Yellow Robe - A Real Buddhist's Journal

Tuesday
Oct 20th
Text size
  • Increase font size
  • Default font size
  • Decrease font size
Home Teachings Dependant Originations What is Dependant Origination - The Three Periods

What is Dependant Origination - The Three Periods

E-mail Print PDF
Article Index
What is Dependant Origination
Ignorance to Formations
Formations to Consciousness
Consciousness to Mind-and-Body
Mind-and-Body to Six Bases
Six Bases to Contact
Contact to Feeling
Feeling to Craving
Craving to Clinging
Clinging to Becoming
Becoming to Birth
Birth to Suffering
The Three Periods
Other Aspects
Conclusion
All Pages

The Three Periods

Dependant origination encompasses two life-cycles, the anterior life-cycle and the posterior life-cycle. The anterior cycle begins with ignorance as its main source and ends with feeling, while the posterior cycle begins with craving and ends with aging and death. In the anterior cycle, ignorance and mental formations in the past life lead to rebirth, while in the posterior cycle, craving, attachment, and becoming cause rebirth in the future. The two cycles show how a person's lives are linked through cause and effect. Again, if the doctrine of Dependent Origination is described on this time scale, ignorance and mental formations are two links in the past life, the links from consciousness to becoming concern the present life, while birth, aging, and death are the links in the future. Thus the doctrine refers to three periods.

Distinction Between Mental Formations and Becoming

The doctrine describes the past cause as only ignorance and mental formations, but ignorance is invariably followed by craving and attachment. Mental formations, too, always lead to becoming. So the Patisambhidāmagga comments on the doctrine as follows. "Avijjā is ignorance that dominates us while doing a kammic deed. Sankhārā means composing and exerting effort. Tanhā is the craving for the results of an action in the present life and after death. Upādāna is the obsession with action and its result. Kammabhava is volition. These five factors in the past make up the causes of the present rebirth." Thus we have to consider all these five links — ignorance, craving, attachment, mental formations, and becoming — if we are to fully describe the past causes. Of these, ignorance, craving, and attachment are called the cycle of defilements. Mental formations and becoming are called the cycle of kamma. The commentary makes a distinction between mental formations and becoming. It describes the effort, planning, etc., before an act as mental formations and the volition while doing the act as becoming. So seeking money, buying things, etc., before an act of charity are mental formations while the state of consciousness at the time of offering is becoming. Plotting a murder is mental formations, and volition while killing is becoming.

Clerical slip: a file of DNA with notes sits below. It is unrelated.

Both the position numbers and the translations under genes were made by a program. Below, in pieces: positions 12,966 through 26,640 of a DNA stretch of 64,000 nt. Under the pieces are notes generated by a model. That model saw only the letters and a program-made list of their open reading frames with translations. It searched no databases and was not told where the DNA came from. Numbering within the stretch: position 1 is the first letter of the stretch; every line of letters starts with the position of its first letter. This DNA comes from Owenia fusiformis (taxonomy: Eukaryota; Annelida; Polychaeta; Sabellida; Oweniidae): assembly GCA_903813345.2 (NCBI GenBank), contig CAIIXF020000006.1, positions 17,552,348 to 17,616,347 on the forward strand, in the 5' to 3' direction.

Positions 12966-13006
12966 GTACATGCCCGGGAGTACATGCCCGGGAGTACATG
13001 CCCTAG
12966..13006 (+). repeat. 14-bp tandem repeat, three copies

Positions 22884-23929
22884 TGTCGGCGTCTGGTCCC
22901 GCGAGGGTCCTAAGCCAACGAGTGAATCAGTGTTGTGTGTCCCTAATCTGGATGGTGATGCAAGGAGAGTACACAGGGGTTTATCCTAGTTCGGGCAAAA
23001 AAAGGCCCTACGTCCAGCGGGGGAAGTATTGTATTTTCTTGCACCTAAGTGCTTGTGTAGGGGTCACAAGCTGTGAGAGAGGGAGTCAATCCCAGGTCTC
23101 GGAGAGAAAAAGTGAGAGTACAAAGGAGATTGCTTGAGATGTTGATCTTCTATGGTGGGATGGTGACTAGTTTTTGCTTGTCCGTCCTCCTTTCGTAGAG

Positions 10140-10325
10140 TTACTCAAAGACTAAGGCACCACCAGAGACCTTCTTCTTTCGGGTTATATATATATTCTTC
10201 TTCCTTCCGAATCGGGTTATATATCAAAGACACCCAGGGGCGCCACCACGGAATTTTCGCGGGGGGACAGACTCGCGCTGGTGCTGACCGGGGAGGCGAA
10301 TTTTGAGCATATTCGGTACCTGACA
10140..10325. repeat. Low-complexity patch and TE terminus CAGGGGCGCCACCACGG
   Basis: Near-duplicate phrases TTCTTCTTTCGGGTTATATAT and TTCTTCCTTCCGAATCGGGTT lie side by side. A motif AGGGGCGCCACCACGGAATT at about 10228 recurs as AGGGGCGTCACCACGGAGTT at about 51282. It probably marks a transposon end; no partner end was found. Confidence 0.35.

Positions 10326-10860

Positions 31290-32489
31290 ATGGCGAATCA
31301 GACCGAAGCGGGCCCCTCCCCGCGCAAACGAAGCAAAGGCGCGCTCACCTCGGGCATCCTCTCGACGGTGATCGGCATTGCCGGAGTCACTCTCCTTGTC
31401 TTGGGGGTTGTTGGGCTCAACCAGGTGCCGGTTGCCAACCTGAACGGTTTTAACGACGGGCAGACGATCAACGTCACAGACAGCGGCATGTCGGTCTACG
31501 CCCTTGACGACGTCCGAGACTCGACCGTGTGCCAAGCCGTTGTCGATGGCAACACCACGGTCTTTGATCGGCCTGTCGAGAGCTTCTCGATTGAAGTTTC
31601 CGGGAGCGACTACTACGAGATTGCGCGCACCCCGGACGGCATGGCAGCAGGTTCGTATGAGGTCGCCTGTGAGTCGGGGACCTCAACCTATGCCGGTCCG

Another distinction between mental formations and becoming is based on the moments of impulsion. All acts of murder or almsgiving involve seven impulse-moments. The first six impulse-moments are called mental formations while the last is termed becoming.

A third way of distinguishing the two is to describe volition as becoming and other mental states associated with volition as mental formations. The third method of classification is helpful when we speak of meritorious deeds in the fine-material and immaterial realms. All the three distinctions apply to wholesome or unwholesome acts in the sensual realm, but the first distinction is very illuminating for those who are not well informed.

Alternatively, the Visuddhimagga attributes rebirth to the visions that hold a dying person's attention at the last moment of life. So according to this commentary, becoming may be defined as the volition that motivated wholesome or unwholesome acts in the past, and mental formations may be defined as the mental state conditioned by deathbed experiences.

Present Effects Due to Past Causes